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Seeking out help no sign of weakness

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Our culture - the liberal-leaning one that dominates the messages we see from all directions - tells men to be essentially weak, passive, in touch with their emotions and that they are somehow ''toxic'' because of the traditional ways we define ourselves.

The rodeo and bull riding industry and the ranching and farming industries require men to be tough. Taking care of cattle isn't for the faint of heart.

Getting on the back of a bull or jumping off a horse to grab a steer take physical and mental strength. The image of a cowboy, no matter what form, is not of someone who is emotional.

But there is real strength in getting help when you need it.

You can continue fighting to get that serpentine belt back on your truck until there's no skin on your knuckles or you can ask your buddy to drop by and help.

And there is absolutely nothing weak about seeking professional help when the stress of bankruptcy and a fight with your wife has you feeling worthless.

Suicide is not the answer. It's a quick solution for you and a lifetime of heartache for the ones left behind.

We need to grasp what it really means to be meek.

Our culture suggests the word means being weak and walking away from taking a stand, and while Jesus tells us to always forgive and turn the other cheek, he tells us in Matthew 5:5: ''Blessed are the meek, for they will inherit the earth.''

We're asked to be meek, but absolutely do not mistake that for weakness.

Jesus was God on earth with the power to do anything, including the ability to destroy those who would attack or undermine his ministry.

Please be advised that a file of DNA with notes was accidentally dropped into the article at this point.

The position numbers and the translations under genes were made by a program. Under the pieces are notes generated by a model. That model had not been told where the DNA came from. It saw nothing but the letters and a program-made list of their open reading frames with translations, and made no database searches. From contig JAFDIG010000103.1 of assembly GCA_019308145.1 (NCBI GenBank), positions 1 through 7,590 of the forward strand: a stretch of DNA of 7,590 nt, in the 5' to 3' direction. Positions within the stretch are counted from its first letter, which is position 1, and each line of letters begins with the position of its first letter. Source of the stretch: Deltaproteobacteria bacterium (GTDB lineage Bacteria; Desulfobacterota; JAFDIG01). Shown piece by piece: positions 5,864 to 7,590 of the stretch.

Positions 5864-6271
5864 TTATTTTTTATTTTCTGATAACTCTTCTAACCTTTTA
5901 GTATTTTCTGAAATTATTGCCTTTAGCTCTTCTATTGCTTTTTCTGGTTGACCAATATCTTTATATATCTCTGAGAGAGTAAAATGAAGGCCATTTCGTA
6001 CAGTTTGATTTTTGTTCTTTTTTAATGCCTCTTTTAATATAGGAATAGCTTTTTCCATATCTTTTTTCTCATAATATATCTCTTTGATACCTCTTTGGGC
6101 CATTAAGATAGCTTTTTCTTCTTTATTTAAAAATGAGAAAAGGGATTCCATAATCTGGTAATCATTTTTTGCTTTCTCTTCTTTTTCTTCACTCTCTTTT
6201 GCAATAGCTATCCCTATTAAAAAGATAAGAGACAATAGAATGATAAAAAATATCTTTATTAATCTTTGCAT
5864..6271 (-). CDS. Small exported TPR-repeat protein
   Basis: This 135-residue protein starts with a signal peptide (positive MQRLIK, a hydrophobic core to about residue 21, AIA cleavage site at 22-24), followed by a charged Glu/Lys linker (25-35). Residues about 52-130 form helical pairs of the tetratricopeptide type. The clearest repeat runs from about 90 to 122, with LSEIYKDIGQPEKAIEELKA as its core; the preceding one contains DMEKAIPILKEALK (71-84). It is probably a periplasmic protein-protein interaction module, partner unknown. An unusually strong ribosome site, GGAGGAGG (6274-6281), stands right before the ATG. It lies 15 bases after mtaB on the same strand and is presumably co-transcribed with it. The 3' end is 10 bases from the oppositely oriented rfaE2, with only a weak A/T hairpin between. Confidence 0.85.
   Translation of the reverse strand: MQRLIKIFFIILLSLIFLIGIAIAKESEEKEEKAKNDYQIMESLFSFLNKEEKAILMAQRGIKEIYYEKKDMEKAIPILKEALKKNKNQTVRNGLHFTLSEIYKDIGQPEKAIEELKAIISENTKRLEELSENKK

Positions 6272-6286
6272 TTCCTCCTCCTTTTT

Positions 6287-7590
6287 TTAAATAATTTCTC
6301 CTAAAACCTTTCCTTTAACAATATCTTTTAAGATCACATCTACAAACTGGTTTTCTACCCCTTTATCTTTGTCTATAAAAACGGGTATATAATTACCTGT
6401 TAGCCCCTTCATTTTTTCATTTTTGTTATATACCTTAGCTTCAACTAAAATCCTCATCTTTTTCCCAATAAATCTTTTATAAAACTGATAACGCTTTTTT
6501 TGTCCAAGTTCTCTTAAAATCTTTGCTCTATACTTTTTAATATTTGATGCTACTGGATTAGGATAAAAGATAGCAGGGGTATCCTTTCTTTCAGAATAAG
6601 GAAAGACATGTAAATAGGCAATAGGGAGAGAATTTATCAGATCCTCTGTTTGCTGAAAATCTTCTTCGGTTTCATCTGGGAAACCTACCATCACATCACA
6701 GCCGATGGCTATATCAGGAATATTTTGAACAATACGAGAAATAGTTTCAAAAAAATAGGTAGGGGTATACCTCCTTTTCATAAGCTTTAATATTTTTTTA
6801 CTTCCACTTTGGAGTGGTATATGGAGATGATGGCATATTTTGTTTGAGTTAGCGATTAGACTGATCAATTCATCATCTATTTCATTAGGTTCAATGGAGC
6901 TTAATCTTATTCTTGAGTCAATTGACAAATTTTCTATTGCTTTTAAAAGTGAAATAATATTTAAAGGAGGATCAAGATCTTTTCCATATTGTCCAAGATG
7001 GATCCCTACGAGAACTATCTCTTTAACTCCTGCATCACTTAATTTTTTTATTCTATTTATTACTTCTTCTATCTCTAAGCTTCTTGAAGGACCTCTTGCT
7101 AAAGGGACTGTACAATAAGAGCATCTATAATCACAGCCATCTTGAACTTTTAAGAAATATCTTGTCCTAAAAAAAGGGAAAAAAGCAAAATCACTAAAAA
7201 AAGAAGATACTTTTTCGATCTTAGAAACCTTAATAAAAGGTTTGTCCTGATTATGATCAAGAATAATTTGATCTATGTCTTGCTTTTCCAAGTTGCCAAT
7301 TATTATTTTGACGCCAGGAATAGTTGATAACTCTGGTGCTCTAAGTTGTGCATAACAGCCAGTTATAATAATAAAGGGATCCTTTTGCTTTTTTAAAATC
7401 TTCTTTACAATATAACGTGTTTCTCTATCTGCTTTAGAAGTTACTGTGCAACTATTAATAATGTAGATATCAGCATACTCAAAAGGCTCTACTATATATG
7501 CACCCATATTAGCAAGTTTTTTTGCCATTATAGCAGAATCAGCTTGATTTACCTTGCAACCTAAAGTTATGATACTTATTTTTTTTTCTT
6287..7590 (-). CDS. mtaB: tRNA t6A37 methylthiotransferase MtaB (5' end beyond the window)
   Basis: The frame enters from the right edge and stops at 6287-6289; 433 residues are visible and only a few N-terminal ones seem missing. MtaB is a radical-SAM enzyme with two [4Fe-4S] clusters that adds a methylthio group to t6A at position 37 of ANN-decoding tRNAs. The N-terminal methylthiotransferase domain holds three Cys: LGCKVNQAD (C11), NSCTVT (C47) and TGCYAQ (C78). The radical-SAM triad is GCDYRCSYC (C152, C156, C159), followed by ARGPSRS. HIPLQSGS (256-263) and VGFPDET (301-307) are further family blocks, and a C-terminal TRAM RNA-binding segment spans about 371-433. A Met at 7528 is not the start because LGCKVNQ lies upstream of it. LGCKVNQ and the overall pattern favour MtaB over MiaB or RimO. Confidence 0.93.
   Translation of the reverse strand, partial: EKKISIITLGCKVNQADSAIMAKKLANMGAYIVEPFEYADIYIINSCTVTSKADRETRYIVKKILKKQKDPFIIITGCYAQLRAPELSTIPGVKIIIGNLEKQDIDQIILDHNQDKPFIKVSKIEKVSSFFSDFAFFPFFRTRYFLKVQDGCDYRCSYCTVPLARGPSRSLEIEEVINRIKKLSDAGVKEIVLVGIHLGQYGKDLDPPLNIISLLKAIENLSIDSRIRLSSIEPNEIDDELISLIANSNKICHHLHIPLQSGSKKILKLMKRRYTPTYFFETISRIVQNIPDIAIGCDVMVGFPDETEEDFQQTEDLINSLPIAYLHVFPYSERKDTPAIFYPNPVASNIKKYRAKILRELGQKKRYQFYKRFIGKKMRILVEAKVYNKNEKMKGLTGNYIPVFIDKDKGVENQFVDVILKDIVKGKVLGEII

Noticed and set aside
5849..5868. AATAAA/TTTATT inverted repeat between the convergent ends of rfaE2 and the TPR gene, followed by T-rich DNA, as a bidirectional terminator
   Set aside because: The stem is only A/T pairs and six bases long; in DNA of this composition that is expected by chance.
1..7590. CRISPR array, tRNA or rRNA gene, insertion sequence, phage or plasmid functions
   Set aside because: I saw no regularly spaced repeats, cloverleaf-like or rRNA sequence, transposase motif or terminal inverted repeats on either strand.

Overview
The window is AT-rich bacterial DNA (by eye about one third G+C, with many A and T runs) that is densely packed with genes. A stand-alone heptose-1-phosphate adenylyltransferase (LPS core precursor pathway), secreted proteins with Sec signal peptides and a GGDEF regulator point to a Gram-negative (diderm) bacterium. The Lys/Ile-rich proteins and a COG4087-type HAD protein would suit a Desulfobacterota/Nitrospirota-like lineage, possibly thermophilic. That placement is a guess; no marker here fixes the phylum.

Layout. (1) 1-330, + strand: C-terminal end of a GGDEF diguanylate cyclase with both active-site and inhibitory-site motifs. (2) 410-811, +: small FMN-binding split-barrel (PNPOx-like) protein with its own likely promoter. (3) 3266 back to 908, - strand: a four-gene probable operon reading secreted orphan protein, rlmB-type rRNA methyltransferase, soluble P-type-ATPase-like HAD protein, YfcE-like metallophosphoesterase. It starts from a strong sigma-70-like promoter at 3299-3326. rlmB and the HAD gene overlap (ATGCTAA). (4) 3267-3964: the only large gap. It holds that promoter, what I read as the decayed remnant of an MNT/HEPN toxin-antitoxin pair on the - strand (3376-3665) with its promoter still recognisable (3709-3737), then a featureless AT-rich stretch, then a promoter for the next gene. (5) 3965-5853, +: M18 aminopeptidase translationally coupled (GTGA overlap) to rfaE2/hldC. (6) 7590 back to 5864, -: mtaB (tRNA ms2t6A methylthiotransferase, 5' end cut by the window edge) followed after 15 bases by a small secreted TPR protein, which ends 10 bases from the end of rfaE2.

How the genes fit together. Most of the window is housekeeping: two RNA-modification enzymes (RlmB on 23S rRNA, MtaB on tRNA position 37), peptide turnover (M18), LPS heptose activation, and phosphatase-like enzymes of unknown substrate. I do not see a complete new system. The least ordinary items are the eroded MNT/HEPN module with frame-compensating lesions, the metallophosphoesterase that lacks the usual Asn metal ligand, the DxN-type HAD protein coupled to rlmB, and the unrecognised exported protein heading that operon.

Meekness is often defined as strength under control. That is real strength--being able to control yourself when you have the ability to use your strength and skills in a unchrist-like way.

Later, in Matthew 11:29, Jesus tells us: ''Take my yoke upon you and learn from me, for I am gentle and humble in heart, and you will find rest for your souls.''

He doesn't want us to be burdened. He wants us to let him carry our burdens and find peace in our relationship with him.

Jesus is supposed to be enough, but sometimes the devil's whisper in your ear gets so loud, you can't hear the savior calling to you.

God's word in scripture is supposed to be where we find hope, but sometimes we can understand the words but not bring them to bear fruit in what we're going through.

God is sovereign. He gave us the system of government we have, and while some of us were wired to be cowboys, he grew up other men and women to be health care providers for both our physical and mental health.

Knowing when to ask for help isn't weak: it's strength under control.

(This message was prompted by some recent suicides in the immediate rodeo community that Cowboys of the Cross serves.)

Scott Hilgendorff is the pastor for Cowboys of the Cross, a rodeo/bull riding ministry that leads cowboy church services and has an online presence - CowboysOfTheCross.com - that strives to make disciples among the ranch and rodeo community.